Last night, MLB and Fox gave Derek Jeter the slickly produced All-Star send-off we anticipated. Through the multiple standing ovations, the Jordan “hat tip” commercials between innings, the piped-in vocals of deceased Yankee Stadium PA man Bob Sheppard announcing Jeter at the plate, “Theme from New York, New York” washing over the Minneapolis crowd…all eyes were on the Captain. The classy Jeter played his part, contributing a ringing double in the first and a single in the third and doffing his cap to the crowd upon his departure.
There was a time we’d have imagined the three of them having a similar send-off: Jeter, Alex Rodriguez and Nomar Garciaparra. In the mid-to-late 90’s, the three twenty-something shortstops embodied a changing of the guard from an era where slugging shortstops like Cal Ripken and Alan Trammell were the exception to the rule, to a new one where they were expected to anchor a Major League lineup. Seeing their grinning faces on baseball cards, posters and magazine covers in the mid-to-late 90’s, we were constantly reminded of their boundless potential and, the fact the three were friends.
Rodriguez was hot shot to the the Majors as an 18-year old, destined to play Robin to Ken Griffey’s Batman. He won the American League batting title just after reaching drinking age in 1996 and crushed 40 homers three consecutive seasons from ’98 to 2000. But after Junior left Seattle for Cincinnati, A-Rod too departed, for the largest free agent contract in history, 10 years and $252 million from the Rangers.
Boston’s Garciaparra was the oldest and last of the group to reach the Majors in September of ’96. Nomar attended Georgia Tech, starred in the Cape League, and charged right into the fray, winning the ’97 Rookie of the Year and the AL batting title in ’99 and 2000.
Jeter touched down in Gotham in ’95, won the World Series in ’96 and starred for one of the greatest teams of all-time in ’98. But for all the postseason credentials and resultant media fawning, Jeter’s substantial tools were somewhat overshadowed by his power hitting peers.
Over a decade later, Jeter stands as the only surefire Hall of Famer of the bunch. He kept cranking out hits while the other two went down swinging.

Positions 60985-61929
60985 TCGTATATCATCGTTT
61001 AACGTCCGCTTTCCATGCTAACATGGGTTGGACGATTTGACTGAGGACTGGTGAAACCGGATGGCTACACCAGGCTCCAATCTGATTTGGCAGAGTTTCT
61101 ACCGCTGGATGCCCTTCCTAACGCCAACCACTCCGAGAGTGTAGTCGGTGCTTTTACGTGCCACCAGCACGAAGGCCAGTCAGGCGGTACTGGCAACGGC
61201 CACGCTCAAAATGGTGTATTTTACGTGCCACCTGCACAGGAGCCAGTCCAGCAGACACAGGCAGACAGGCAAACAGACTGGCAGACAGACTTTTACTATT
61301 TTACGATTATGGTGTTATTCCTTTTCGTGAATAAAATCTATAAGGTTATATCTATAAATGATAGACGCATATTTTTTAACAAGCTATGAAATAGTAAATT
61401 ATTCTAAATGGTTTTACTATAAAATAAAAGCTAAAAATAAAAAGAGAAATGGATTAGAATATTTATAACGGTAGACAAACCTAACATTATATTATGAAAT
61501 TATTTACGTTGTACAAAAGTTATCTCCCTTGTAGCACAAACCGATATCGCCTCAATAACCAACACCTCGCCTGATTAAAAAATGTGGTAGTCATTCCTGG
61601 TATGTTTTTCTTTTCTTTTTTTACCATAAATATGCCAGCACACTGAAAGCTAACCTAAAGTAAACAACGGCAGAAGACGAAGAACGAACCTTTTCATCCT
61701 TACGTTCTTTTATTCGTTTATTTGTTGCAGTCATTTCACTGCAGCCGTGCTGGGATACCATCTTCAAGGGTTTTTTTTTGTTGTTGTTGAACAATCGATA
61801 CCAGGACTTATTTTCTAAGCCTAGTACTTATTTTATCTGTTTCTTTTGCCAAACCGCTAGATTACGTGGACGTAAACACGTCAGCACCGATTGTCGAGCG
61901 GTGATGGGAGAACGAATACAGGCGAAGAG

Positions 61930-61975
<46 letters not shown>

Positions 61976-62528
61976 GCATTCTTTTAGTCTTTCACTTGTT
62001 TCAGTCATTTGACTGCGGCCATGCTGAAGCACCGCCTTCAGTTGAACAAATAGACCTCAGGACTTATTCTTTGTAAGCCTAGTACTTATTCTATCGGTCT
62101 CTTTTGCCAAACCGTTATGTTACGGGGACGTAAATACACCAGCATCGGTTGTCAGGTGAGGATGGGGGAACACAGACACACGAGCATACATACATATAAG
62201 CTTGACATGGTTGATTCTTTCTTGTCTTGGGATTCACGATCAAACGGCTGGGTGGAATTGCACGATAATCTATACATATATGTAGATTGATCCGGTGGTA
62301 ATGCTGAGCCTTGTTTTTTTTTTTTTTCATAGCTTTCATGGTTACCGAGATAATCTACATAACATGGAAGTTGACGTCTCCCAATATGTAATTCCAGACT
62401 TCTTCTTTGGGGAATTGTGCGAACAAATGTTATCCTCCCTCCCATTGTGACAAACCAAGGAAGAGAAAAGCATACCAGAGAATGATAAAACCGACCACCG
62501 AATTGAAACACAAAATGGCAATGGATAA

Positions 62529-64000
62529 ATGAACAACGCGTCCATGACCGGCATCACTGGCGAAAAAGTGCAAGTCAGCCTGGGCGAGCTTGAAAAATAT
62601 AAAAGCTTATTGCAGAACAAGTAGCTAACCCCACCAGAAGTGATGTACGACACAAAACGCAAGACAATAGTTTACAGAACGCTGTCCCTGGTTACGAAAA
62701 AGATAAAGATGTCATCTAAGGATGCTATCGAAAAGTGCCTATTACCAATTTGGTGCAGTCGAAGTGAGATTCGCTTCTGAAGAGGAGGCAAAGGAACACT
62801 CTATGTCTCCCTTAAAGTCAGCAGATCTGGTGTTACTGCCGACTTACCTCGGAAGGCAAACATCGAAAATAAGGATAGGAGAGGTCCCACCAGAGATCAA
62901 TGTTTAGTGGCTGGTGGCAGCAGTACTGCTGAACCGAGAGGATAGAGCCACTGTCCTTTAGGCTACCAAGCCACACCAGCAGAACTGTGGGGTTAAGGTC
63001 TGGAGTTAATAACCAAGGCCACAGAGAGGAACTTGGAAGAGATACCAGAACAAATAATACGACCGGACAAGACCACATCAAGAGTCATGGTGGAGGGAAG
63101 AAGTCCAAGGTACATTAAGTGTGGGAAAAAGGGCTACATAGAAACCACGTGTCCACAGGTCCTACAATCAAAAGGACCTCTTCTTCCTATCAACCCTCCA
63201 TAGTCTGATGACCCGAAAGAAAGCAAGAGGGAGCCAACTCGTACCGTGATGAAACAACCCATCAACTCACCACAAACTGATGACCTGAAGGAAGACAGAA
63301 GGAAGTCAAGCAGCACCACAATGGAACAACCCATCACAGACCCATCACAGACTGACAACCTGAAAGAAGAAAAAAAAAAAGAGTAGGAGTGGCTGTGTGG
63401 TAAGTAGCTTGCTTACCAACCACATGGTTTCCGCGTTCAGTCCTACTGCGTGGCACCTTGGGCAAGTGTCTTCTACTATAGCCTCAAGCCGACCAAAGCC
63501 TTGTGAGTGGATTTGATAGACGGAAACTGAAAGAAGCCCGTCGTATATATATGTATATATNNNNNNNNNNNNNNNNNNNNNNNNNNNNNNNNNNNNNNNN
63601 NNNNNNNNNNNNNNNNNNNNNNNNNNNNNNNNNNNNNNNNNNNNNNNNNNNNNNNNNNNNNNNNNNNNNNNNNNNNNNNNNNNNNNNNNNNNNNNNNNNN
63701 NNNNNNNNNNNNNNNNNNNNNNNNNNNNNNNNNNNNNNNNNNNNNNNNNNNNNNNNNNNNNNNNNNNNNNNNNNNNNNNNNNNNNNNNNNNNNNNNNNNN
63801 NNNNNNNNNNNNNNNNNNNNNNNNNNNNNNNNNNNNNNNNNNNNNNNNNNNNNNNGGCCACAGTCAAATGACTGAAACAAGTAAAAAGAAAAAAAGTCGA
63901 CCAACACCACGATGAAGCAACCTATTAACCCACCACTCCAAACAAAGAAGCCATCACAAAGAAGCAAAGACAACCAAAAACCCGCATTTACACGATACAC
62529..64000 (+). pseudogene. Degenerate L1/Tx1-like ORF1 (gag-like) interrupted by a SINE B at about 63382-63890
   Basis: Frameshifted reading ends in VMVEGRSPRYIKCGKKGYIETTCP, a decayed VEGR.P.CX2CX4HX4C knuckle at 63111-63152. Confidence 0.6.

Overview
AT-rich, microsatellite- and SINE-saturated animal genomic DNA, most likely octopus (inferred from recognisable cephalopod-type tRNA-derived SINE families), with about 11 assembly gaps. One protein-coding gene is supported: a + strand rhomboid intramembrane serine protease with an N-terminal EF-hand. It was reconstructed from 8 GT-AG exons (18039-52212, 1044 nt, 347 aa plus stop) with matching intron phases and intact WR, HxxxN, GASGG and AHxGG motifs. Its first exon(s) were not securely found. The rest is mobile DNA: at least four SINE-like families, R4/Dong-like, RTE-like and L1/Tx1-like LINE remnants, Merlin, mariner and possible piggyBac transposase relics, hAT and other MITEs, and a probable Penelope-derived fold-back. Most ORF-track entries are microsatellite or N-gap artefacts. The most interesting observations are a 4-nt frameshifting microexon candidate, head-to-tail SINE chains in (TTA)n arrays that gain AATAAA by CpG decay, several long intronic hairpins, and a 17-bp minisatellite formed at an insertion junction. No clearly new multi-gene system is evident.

The writing was on the wall by 2004. Over the course of several years, Miguel Tejada had nosed his way into the discussion as the best shortstop in the league, pushing the triumvirate to a foursome. Nomar had returned from a 2001 wrist injury a slightly diminished version of his former self and began Boston’s first World Series campaign on the shelf with an Achilles ailment. He was shipped to Chicago in shocking fashion that July. Rodriguez had shifted to third base following his trade to the Yankees, the only team who could afford him, and wound up a scapegoat for the Bombers’ postseason failure. He didn’t sniff a championship until 2009, when the Yankees won the World Series in their new home.
The unraveling of the Steroid Era resulted in fingers pointed at A-Rod, the game’s biggest power hitter, as a user of performance enhancing drugs. While he continued to put up huge numbers through the end of the decade, he eventually copped to the accusations. Still an active player, he is currently suspended for his involvement in the Biogenesis scandal, and most recently made news as the subject of a lawsuit.
Nomar’s career was cruelly sabotaged by injuries that sapped his power and range in the field. He enjoyed one final All-Star season in 2006, hitting .303 with 20 home runs as a first baseman for the Dodgers before hanging it up after 2009. Deservedly or not, his legacy is also subject to finger pointing with regard to his ripped appearance on a 2001 Sports Illustrated cover and the rash of maladies that followed.
Boston fans (and A-Rod fans, whoever those people are) still wonder what might have been. Last night was Jeter’s night – the curtain call and the accolades well-deserved. For the other two superstar shortstops of the 90’s and all of their previous successes, the sunsets have been a little less colorful.